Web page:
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Views of NZ self-medication body at odds with safety

25 March 2014

Views of New Zealand self-medication body at odds with safety concerns of some members

AFT Pharmaceuticals (AFT) has identified a major error with the formulation of over 1300 cold and flu products used around the world.

Many over-the-counter (OTC) cold and flu products combine phenylephrine and paracetamol. AFT’s groundbreaking research has revealed that when paracetamol is combined with phenylephrine, the level of phenylephrine is effectively twice what it should be (20mg rather than the standard 10mg level that regulators allow).

The research was recently published in the prestigious New England Journal of Medicine. The discovery has received international attention, including in New Zealand, Australia, China, and the United States.

However, the reaction from the New Zealand Self-Medication Industry Association (NZSMI) has been disappointing. NZSMI acts as the local advocacy body for a number of multinational pharmaceutical companies with OTC operations in New Zealand.

Tim Roper, Executive Director at NZSMI, has been very quick to downplay the discovery. He reportedly told TVNZ that the New England Journal of Medicine publication lacked detail. He also implicitly criticised the integrity of the research because AFT has developed a drug that meets the permitted levels of phenylephrine. Thus, he is reported as saying that “the research done indicated a problem with competitive products but not with the ones that are about to be launched by the company that's involved”.

“These comments are nonsensical in our view,” says Dr Hartley Atkinson, Managing Director of AFT. “The research that underpins the discovery is of the highest standard. If it were anything less, the world’s premier medical journal would not publish it. Furthermore, these results were not from a ‘one off’ experiment. The same results were shown across, not one, but three separate clinical studies. The findings from all of the studies have been made available to the regulators and the additional studies submitted in a major article for publication in medical journals.”

“In addition, any possible implication from the NZSMI that the results may be comprised in some way because AFT has developed the correct formulation of an OTC product also make no sense,” said Dr Atkinson. “First, the New England Journal of Medicine simply would not publish the results if it considered they were tainted by commercial gain. Second, AFT would be failing consumers in New Zealand and around the world if it did not attempt to provide a product that actually delivers the functional 10mg dose of phenylephrine set by the regulators. Consumer safety must always be a cornerstone in the design of any pharmaceutical product, and we stand firmly in that camp.”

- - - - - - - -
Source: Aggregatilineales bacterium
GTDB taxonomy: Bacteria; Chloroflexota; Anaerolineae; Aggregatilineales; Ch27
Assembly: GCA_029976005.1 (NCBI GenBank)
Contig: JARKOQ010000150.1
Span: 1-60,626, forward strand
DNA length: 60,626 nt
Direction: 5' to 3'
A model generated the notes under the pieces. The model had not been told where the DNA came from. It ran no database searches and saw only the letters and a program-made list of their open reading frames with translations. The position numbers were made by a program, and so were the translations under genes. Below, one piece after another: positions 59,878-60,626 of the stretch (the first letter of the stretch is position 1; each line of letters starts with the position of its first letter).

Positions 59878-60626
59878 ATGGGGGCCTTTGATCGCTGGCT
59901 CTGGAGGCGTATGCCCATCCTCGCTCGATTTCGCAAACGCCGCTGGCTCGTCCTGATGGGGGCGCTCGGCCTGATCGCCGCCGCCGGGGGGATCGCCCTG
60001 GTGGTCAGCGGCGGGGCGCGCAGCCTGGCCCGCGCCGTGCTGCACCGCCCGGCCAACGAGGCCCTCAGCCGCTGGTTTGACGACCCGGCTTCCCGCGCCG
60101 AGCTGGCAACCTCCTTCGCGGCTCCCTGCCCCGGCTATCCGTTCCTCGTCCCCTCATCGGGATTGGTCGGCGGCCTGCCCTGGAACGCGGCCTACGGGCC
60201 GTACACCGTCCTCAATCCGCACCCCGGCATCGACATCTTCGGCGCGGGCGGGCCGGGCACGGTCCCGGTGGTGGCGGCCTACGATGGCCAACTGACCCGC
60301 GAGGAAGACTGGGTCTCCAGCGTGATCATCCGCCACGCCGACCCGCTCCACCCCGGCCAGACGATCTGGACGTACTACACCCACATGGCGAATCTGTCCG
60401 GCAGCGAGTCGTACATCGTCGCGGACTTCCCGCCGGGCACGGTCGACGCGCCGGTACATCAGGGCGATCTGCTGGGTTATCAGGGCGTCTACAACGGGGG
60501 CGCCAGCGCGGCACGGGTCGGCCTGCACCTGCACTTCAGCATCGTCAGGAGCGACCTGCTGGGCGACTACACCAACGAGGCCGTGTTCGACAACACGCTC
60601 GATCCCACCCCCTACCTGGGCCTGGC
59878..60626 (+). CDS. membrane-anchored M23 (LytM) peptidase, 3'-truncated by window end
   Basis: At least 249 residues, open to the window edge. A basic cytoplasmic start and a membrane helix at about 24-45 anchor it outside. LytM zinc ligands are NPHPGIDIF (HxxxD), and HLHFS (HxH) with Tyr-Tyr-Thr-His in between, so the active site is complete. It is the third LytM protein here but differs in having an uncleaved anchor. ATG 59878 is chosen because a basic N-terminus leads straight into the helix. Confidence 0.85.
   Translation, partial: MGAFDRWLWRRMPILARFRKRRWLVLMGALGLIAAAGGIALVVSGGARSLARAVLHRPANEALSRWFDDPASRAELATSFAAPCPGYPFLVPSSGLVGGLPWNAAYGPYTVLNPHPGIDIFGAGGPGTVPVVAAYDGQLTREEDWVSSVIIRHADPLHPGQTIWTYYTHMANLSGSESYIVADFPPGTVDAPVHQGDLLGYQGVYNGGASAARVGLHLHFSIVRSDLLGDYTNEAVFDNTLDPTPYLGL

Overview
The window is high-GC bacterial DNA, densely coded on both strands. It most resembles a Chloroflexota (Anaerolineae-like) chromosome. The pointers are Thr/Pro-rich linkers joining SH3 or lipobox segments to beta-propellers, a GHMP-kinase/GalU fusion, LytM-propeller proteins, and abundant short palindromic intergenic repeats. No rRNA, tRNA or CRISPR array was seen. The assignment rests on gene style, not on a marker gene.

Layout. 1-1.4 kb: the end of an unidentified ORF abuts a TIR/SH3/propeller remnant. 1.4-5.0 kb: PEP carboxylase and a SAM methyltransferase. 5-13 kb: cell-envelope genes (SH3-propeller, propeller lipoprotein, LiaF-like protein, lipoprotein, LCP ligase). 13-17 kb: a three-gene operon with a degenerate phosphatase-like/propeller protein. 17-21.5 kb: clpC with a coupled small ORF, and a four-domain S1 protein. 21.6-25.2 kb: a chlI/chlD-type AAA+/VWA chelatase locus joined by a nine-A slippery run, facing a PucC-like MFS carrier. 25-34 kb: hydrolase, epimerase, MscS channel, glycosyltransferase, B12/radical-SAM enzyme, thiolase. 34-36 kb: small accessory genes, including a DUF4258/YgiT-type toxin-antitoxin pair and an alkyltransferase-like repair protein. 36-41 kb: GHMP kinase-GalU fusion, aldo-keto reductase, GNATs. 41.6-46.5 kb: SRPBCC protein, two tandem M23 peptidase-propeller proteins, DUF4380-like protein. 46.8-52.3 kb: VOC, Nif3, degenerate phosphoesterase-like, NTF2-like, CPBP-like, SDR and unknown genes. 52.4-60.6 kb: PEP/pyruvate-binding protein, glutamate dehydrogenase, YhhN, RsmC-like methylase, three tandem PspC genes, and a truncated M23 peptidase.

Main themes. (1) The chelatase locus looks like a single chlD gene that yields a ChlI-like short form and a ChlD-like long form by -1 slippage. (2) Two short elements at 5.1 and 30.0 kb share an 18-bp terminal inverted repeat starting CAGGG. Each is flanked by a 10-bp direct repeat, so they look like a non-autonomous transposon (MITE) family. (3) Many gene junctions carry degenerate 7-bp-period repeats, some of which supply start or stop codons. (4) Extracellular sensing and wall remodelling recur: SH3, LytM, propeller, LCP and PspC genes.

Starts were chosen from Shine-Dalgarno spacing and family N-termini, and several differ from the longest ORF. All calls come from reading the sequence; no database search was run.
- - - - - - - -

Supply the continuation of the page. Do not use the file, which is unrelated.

Ironically many of the multinational pharmaceutical companies that NZSMI represents argued against increasing the level of phenylephrine above 10mg in their submissions to the US Food and Drug Administration in 20071. The comprehensive 72 page report concluded that “oral phenylephrine 10mg is safe and effective as a nasal decongestant for over-the-counter use in adults” but that “there are insufficient data in adults to support the assertion that increasing the dose of phenylephrine to 25mg is necessary to produce clinically meaningful improvements in nasal decongestion with a similar safety profile as the currently available 10mg OTC monograph dose”.

Dr Atkinson adds, “Here is a discovery that shows combining phenylephrine with paracetamol effectively doubles the amount of phenylephrine in a person’s system – precisely the outcome these multinational pharmaceutical companies did not want, as stated in their submissions to the US Food and Drug Administration. Yet the response of the industry body in New Zealand is to raise doubts about AFT’s on-point research”.

The discovery raises important questions around the safe interaction of phenylephrine with paracetamol. It also raises further questions about the safe interaction between phenylephrine and other ingredients which have not been studied by AFT. For example, ascorbic acid (Vitamin C), which is used in some paracetamol and phenylephrine-based cold and flu remedies, can be expected to further increase the interaction between phenylephrine with paracetamol because of the way such ingredients are metabolized.

“Given the consumer safety imperative, NZSMI should be supportive of all efforts to broaden the knowledge base around possible interactions between phenylephrine and other substances. However, based on Tim Roper’s public comments, it appears this is not the position of NZSMI. I think the general public will be disappointed in this attitude. They will see the Association as ducking for cover on this important issue,” said Dr Atkinson.

ENDS

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